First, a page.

Review: ‘Waiting For Quds’

"Waiting for Quds" finds director Devorah Blachor following a cousin around during an especially grueling period in an already difficult life path: The middle-class U.S. Jewess-turned-Israel emigre and U.N. legal consultant is pregnant by her Palestinian-Arab husband who is back behind Israeli bars on charges unspecified.

“Waiting for Quds” finds director Devorah Blachor following a cousin around during an especially grueling period in an already difficult life path: The middle-class U.S. Jewess-turned-Israel emigre and U.N. legal consultant is pregnant with her first child, by her Palestinian-Arab husband who is back behind Israeli bars on charges unspecified, for a length extended at the government’s whim. Not as polished or expansive as Elle Flanders’ similarly themed recent “Zero Degrees of Separation,” this verite study of love and idealism swimming against overwhelming political tides still grips viewer attention. Fest and select broadcast gigs are signaled.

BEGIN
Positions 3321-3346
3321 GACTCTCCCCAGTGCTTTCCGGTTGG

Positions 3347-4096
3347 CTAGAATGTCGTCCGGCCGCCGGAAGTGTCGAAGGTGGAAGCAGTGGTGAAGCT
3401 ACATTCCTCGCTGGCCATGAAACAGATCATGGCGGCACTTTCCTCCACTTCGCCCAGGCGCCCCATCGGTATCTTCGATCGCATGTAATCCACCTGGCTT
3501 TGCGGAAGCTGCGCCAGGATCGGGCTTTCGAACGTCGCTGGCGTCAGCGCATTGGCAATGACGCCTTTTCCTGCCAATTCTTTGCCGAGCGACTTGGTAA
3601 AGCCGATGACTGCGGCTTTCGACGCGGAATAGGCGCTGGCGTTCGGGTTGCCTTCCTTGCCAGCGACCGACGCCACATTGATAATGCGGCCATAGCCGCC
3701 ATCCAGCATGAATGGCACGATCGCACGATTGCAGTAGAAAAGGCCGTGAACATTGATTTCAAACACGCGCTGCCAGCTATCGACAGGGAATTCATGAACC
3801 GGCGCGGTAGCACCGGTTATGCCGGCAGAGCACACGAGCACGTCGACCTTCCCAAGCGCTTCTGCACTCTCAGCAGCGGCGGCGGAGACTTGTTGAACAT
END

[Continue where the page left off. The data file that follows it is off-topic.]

Allegra Pacheco reluctantly fell for client Abed al-Ahmar while Abed was shuffled from one Israeli prison to another, mostly on administrative detentions that under Israeli law required no actual charge or sentencing. Relatives and intimates on both sides advised the thirtysomethings against marriage — some calling the idea an outright race betrayal, others worrying it was a wishful leap over sensitive political boundaries. Sense of profound injustice prevails over against-the-odds inspirational value, but involving human interest nonetheless keeps the pic from being a relentless downer.

Waiting For Quds

Israel

Production

A Bo Co production. Produced by Matt Rees. Executive producer, Devorah Blachor. Directed by Devorah Blachor.

Crew

Camera (color, Beta SP), Blachor; editors, Matt Rees, Blachor; music, Ivan Reichl. Reviewed at San Francisco Arab Film Festival, Sept. 23, 2005. English, Hebrew, Arabic dialogue. Running time: 77 MIN.
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